Turkish president Recep Tayyip Erdogan wanted to visit the Netherlands for a stadium-sized campaign event for a referendum that would give him more power, the Telegraaf reports. Turkish organizations tried to rent the Amsterdam ArenA, the Ziggo Dome or the Gelder Dome for the event, but all refused.
According to the newspaper, Erdogan was only willing to visit the Netherlands if he could arrange a meeting attended by tens of thousands of his supporters. He wanted it to be a "historic" meeting.
The police department of the small American town of Rotterdam were surprised las week when one of their phone numbers suddenly received dozens of calls from furious Turks shouting, swearing or singing nationalist songs at them. It seems the town, with 29 thousand inhabitants and about 5,700 kilometers away from the Dutch Rotterdam, unwittingly became involved in the diplomatic fallout between the Netherlands and Turkey, the Telegraaf reports.
A Dutch-Turkish protest planned in Rotterdam on Friday afternoon is canceled, the organizers announced on Facebook. They can't guarantee the safety of the participants and therefore feel it's better not to go through with it, AD reports.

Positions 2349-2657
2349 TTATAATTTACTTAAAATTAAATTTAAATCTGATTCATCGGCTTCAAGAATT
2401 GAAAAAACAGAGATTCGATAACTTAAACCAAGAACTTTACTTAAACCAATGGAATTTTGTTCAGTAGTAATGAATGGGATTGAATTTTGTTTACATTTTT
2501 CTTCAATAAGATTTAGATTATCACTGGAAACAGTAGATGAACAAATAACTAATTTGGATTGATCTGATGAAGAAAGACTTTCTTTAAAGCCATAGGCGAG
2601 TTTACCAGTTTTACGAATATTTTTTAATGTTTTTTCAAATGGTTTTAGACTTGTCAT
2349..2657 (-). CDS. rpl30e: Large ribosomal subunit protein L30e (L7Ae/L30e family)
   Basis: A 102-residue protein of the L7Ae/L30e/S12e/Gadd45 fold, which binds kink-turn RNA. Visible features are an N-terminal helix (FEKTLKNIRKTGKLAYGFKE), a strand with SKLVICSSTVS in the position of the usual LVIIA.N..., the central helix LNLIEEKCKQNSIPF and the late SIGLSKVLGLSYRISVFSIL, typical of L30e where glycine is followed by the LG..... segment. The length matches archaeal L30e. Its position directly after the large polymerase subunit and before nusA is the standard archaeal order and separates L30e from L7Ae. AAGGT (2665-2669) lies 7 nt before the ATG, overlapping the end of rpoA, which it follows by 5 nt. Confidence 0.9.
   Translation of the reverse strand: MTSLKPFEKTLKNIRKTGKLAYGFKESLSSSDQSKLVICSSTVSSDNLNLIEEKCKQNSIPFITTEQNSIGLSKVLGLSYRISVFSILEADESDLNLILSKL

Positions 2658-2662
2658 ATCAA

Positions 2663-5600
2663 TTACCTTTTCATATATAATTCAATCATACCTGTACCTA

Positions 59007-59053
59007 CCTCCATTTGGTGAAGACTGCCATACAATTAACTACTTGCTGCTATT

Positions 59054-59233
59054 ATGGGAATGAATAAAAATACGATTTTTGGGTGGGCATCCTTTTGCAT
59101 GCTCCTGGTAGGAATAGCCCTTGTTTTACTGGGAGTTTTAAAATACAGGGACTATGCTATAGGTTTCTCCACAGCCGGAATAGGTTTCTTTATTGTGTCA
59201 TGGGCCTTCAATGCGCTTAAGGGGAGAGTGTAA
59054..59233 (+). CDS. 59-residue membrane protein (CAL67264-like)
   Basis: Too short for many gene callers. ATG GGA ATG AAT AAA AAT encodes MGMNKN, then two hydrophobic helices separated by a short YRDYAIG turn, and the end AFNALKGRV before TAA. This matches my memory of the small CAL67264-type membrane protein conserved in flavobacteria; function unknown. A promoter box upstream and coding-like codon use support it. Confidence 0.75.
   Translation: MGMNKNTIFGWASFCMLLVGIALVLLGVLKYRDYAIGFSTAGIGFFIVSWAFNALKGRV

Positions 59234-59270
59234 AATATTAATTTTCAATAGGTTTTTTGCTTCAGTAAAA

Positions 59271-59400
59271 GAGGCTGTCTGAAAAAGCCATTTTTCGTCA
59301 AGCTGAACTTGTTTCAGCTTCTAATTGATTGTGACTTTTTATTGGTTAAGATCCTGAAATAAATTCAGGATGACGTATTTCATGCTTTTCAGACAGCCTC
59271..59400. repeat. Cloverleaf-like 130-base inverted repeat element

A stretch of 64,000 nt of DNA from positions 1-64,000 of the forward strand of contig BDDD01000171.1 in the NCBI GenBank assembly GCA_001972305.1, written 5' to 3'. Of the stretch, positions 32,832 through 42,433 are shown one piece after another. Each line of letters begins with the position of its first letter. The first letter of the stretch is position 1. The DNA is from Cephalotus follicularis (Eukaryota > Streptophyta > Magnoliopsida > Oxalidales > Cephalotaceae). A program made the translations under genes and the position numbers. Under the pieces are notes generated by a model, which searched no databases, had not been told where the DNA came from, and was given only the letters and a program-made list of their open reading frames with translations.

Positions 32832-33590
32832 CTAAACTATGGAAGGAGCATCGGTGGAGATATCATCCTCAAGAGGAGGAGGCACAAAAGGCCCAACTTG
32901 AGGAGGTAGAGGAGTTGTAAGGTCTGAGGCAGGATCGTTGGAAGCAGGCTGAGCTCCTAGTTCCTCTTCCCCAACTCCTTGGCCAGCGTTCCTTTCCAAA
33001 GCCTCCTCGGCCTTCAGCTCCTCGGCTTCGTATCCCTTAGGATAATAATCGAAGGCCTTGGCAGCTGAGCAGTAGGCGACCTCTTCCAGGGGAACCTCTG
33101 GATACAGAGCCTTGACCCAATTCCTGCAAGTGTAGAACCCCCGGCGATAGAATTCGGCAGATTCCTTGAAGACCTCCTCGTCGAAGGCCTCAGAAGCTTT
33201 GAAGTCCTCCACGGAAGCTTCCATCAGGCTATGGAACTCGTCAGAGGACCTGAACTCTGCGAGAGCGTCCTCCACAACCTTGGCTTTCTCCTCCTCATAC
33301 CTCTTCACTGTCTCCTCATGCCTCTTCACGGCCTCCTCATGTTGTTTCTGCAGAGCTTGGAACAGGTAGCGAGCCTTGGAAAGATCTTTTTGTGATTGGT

The protest, "Solidarity for Turks", was to advocate for freedom of expression for Dutch-Turks in the Netherlands and against police violence during previous protests at the Turkish consulate this past weekend. Mayor Ahmed Aboutaleb gave permission for the protesters to march from Central Station to Schouwburgplein between 5:00 p.m. and 7:00 p.m.
Dutch-Turkish CDA councilor in Rotterdam Turan Yazir is taking a leave of absence from his faction due to threats. This follows Turkish newspaper Daily Sabah publishing Yazir's full name and a photo and calling him partly responsible for the political fallout between the Netherlands and Turkey, the CDA faction in Rotterdam confirmed to NU.nl.